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Her story unfolds with her family's flight from Jerusalem to Egypt in 1947 to avoid the terrors of the war with Israel, and their return four years later to find they had lost everything. Despite suffering terrible hardships and deprivations, Leila finishes school ...
Her story unfolds with her family's flight from Jerusalem to Egypt in 1947 to avoid the terrors of the war with Israel, and their return four years later to find they had lost everything. Despite suffering terrible hardships and deprivations, Leila finishes school and marries a doctor. All goes well until the 1967 War. Her husband, because he renders aid to war victims, is deported, leaving Leila and their four children in Jerusalem as pawns for his good behavior and hers. Despite the probability of her own imprisonment, with circumstances weighed against her, she continues her crusade for the poor.
Leila moves mountains of red tape in her efforts to transform the helpless into the helpful. You'll meet, as I did during our stays, some of the people whose dignity and pride she has single-handedly restored: Um Rafila, born in a cave as her mother fled her village in 1948; Um X who cannot read or write but whose ten children will graduate from college; Um Ghassan, whose piecework provides the medical care needed by her dying pre-school daughter; and Mustafa, a young engineer, who is jailed for preventing renewed garbage dumping at the first cleared site for Leila's new sanitation center in Baqa'a Camp.
With unflagging energy and donations of money and materials, Leila helps her people to become self-sufficient. One family survives, then one hundred. As those one hundred educated families reach out to hundreds more, thousands of families cross the bridges built by a Committee of One.
Posted December 22, 2012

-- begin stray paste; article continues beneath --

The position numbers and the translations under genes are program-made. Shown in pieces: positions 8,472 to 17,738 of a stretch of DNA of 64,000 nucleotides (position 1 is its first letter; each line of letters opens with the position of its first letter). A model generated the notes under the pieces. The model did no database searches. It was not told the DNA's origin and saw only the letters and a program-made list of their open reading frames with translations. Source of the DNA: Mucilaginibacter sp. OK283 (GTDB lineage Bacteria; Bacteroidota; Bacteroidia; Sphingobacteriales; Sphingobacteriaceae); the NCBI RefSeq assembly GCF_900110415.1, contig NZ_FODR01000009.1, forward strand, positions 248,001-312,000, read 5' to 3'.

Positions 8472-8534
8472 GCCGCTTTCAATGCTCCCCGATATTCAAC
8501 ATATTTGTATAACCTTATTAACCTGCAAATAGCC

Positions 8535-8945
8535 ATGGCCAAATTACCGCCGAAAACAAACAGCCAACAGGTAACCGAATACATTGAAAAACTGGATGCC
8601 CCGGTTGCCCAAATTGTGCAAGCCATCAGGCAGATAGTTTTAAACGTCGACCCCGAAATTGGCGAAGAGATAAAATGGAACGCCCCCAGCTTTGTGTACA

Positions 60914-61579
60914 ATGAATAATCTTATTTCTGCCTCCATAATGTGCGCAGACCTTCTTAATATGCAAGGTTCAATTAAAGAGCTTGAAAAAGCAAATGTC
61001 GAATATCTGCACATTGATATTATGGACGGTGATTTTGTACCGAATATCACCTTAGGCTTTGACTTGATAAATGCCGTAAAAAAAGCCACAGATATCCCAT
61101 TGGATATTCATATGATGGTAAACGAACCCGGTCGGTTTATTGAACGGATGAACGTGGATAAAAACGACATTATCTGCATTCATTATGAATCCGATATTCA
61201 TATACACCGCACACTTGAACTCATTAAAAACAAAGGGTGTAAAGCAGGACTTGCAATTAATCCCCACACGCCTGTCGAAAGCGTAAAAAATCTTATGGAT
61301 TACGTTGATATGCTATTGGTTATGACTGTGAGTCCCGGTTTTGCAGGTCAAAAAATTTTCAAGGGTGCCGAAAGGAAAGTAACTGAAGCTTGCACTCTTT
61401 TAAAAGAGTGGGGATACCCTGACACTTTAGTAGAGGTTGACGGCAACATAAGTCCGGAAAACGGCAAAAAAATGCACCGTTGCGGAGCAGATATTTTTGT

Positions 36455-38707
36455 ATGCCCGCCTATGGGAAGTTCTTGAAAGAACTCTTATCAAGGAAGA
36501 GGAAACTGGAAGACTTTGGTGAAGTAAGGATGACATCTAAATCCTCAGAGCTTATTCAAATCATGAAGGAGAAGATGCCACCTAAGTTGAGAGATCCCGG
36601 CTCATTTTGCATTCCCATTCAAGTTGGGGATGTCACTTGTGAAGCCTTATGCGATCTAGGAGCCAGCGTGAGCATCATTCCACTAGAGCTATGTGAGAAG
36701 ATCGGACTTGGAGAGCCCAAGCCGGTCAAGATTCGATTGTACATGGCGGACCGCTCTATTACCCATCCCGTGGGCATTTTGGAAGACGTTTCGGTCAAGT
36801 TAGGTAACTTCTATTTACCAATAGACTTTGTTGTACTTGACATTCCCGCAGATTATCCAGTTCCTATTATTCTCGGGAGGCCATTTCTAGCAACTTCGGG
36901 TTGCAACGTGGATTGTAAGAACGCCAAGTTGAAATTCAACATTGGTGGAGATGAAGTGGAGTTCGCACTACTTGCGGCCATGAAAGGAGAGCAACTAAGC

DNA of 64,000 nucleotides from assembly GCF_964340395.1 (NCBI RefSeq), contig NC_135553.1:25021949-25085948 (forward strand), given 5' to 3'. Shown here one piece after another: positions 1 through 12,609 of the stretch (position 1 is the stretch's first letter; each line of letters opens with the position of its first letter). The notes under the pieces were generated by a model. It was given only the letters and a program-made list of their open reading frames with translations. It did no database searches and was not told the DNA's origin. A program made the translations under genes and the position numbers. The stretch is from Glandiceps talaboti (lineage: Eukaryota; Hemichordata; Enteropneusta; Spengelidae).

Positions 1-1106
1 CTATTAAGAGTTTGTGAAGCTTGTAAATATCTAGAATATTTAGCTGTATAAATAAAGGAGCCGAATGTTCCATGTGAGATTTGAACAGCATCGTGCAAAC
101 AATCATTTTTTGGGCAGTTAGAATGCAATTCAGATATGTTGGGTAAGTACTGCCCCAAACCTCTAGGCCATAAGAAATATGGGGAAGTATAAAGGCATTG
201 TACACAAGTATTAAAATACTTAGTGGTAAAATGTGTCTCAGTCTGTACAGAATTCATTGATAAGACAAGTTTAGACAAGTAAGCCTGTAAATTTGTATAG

Award winning author Patricia Martin Holt describes the work of Leila Wahbeh among the Palestinian refugee camps north of Ammon, Jordan. “Committee of One” opens the reader to consider the Israeli/Palestinian dilemma in the volatile environment in the Middle East a new awareness. Thousands of Arabs became displaced persons when they fled Palestine during the Israeli-Arab wars of 1948 and 1967. Over 40 years later they remain in refugee camps living in utter destitution where widows are often the sole support of their children. Patricia tells how while visiting in Ammon her interest in the fine crafts of the area but her in touch with Leila Wahbeh. Martin-Holt introduces several persons to illustrate how Leila Wahbeh accomplishes amazing cooperative projects. • Ahmed – a story of survival and achievement • Yahya Wahbeh – (Leila’s husband) a doctor deported to Jordan for providing care for refugees • Mustafa – an engineer and accomplished artist who volunteered to help with a sanitation center • Miss Nazha Khairy, a shop owner who sells the cultural crafts passing all the monies back to the to the creators to nurture initiative • And many, many others The book is thoroughly researched and well documented. The book’s appendix includes important statistics and summary information of the work of the United Nations Relief and Works Agency for Palestine, and the near east and a feature article in the Jordan Times telling of the work of Leila Wahbeh “building bridges” between the rich and the poor. “Committee of One “is a heartwarming, perspective changing challenge to make a difference one life at a time, a story of survival, heroism, bravery and fortitude.Was this review helpful? Yes NoThank you for your feedback. Report this reviewThank you, this review has been flagged.